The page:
Sauber C9

From Wikipedia, the free encyclopedia
Jump to: navigation, search
Sauber C9
Sauber-Mercedes C9, Bj. 1988 (2009-08-07 Sp).jpg
Category Group C Prototype
Constructor Sauber Motorsport
Designer(s) Peter Sauber
Heini Mader
Predecessor Sauber C8
Successor Mercedes-Benz C11
Technical specifications
Chassis Light alloy monocoque
Suspension (front) Double wishbones, coil springs over shock absorbers, torsion bar stabilizer
Suspension (rear) Double wishbones, push-rod operated coil springs over shock absorbers, torsion bar stabilizer
Length 4,800 mm (189.0 in)
Width 2,000 mm (78.7 in)
Height 1,070 mm (42.1 in)
Axle track 1,600 mm (63.0 in)
Wheelbase 2,770 mm (109.1 in)
Engine Mercedes-Benz M119 4,973 cc (303.5 cu in) HL 90° 5.0L Turbo V8 Twin KKK Turbos Mid engined, longitudinally mounted
Transmission 5-speed Hewland Manual
Weight 905 kg (1,995.2 lb)
Fuel Bosch Motronic MP 2.7 Fuel Injection
Tyres Michelin
Competition history
Notable entrants Switzerland Kouros Racing
Germany Team Sauber Mercedes
Notable drivers Germany Jochen Mass
Germany Manuel Reuter
Sweden Stanley Dickens
Italy Mauro Baldi
United Kingdom Kenny Acheson
Italy Gianfranco Brancatelli
France Jean-Louis Schlesser
France Jean-Pierre Jabouille
France Alain Cudini
United Kingdom Johnny Dumfries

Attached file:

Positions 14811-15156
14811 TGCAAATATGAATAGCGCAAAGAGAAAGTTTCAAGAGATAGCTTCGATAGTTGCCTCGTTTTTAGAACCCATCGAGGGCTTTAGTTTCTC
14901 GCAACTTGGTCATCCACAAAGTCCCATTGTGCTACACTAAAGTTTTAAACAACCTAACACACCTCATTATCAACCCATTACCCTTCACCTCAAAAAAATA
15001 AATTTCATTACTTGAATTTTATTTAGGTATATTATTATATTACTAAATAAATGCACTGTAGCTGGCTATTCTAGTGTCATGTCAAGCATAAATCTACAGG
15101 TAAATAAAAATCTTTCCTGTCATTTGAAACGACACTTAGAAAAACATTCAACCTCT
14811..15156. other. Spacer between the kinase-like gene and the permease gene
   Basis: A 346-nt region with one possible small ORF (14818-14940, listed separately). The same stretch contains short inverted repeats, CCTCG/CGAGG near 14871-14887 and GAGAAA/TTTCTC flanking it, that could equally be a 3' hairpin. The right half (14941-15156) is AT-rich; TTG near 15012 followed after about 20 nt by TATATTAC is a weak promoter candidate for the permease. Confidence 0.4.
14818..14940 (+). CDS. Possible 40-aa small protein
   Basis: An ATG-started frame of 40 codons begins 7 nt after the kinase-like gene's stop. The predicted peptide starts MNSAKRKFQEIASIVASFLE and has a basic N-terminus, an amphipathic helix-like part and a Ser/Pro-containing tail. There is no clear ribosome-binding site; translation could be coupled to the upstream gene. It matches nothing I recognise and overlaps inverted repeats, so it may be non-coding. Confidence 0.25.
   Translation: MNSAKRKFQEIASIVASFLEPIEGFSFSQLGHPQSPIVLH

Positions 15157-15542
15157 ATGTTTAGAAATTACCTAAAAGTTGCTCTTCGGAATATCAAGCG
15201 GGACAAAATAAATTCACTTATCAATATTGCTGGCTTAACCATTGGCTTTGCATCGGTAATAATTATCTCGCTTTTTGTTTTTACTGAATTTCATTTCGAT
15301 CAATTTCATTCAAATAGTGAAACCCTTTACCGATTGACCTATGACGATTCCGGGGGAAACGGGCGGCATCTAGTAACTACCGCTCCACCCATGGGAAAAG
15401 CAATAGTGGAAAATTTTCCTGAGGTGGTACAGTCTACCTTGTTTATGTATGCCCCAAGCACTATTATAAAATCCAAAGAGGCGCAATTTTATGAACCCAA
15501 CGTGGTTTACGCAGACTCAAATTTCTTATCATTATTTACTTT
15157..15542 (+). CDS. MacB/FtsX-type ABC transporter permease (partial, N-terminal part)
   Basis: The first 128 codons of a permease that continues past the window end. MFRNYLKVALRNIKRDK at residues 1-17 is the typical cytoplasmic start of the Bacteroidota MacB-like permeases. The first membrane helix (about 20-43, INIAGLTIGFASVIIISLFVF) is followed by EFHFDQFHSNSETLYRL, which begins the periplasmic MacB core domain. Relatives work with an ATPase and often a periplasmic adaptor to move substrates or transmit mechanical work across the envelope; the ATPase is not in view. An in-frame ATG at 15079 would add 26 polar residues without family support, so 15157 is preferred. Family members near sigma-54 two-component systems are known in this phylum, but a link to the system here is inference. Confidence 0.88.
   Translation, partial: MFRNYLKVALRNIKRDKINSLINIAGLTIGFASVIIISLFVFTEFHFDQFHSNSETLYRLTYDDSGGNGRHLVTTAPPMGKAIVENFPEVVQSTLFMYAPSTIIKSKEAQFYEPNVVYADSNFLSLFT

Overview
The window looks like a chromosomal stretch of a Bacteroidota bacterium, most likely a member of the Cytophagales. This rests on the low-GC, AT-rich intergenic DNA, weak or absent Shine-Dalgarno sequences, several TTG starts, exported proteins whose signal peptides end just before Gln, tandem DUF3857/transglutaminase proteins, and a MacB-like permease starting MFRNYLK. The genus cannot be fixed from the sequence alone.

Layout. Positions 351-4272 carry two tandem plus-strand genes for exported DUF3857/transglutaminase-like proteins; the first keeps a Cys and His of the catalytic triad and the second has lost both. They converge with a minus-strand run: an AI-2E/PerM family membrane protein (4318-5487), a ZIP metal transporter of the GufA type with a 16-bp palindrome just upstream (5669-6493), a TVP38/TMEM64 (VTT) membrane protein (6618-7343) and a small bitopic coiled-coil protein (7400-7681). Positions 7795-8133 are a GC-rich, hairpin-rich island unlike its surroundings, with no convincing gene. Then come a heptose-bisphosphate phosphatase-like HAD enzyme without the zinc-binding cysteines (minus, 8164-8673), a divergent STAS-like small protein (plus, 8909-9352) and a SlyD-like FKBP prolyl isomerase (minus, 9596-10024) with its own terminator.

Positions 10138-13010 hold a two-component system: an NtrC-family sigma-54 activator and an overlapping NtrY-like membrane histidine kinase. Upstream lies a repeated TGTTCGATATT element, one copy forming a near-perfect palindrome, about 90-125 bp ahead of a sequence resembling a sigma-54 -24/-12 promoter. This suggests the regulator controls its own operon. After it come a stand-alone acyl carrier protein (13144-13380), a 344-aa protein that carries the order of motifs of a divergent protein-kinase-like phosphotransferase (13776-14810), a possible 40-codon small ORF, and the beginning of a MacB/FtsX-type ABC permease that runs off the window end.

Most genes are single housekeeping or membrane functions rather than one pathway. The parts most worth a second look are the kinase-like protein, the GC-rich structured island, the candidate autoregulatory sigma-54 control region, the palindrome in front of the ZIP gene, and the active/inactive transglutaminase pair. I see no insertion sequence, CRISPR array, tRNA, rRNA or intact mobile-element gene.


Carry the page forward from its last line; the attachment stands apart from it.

New ZealandMike Thackwell
Debut 1987 1000km of Spa
Races Wins Poles F.Laps
21 13 7 5
Teams' Championships 1 (1989)
Constructors' Championships 1 (1989)
Drivers' Championships 1 (Jean-Louis Schlesser, 1989)

The Sauber C9 (later named the Sauber Mercedes C9 or Mercedes-Benz C9) was a Group C prototype race car introduced in 1987 as a continuation of the partnership between Sauber as a constructor and Mercedes-Benz as an engine builder for the World Sportscar Championship. The C9 replaced the previous Sauber C8.

Development[edit]

The C9 was a development of Sauber's previous C8 design, retaining a largely aluminium monocoque but considerably stiffer and with numerous other improvements. The rear suspension changed from vertically positioned spring/damper units behind the oil tank to a horizontal layout aligned with the longitudinal axis of the car. Aerodynamic changes included the repositioning of the combination oil/water radiator to the nose of the car, which allowed the use of a modified splitter plate. Commensurate with the repositioning of the radiators, the large NACA ducts were removed from the top of the door sills. The rear deck had been considerably re-profiled and the rear wing was now mounted solely on a central support. The engine was again prepared by Swiss engine specialist, Heini Mader. It had been progressively lightened with the use of a new crankshaft, higher efficiency KKK turbochargers and a liner-less block. It was a semi-stressed part of the chassis and ran a dry sump. There were no special qualifying engines and on 2.2 bar of boost it was said to produce "almost 800 hp". Maximum race boost was 1.9 bar. Maximum RPM was 7,000 but drivers generally kept to 6,500 during races. The torque curve was almost uniform between 3,000 and 6,000 rpm, giving the engine plenty of flexibility.[1] The engine retained a cross plane crankshaft and the firing order was 1-5-4-8-6-3-7-2.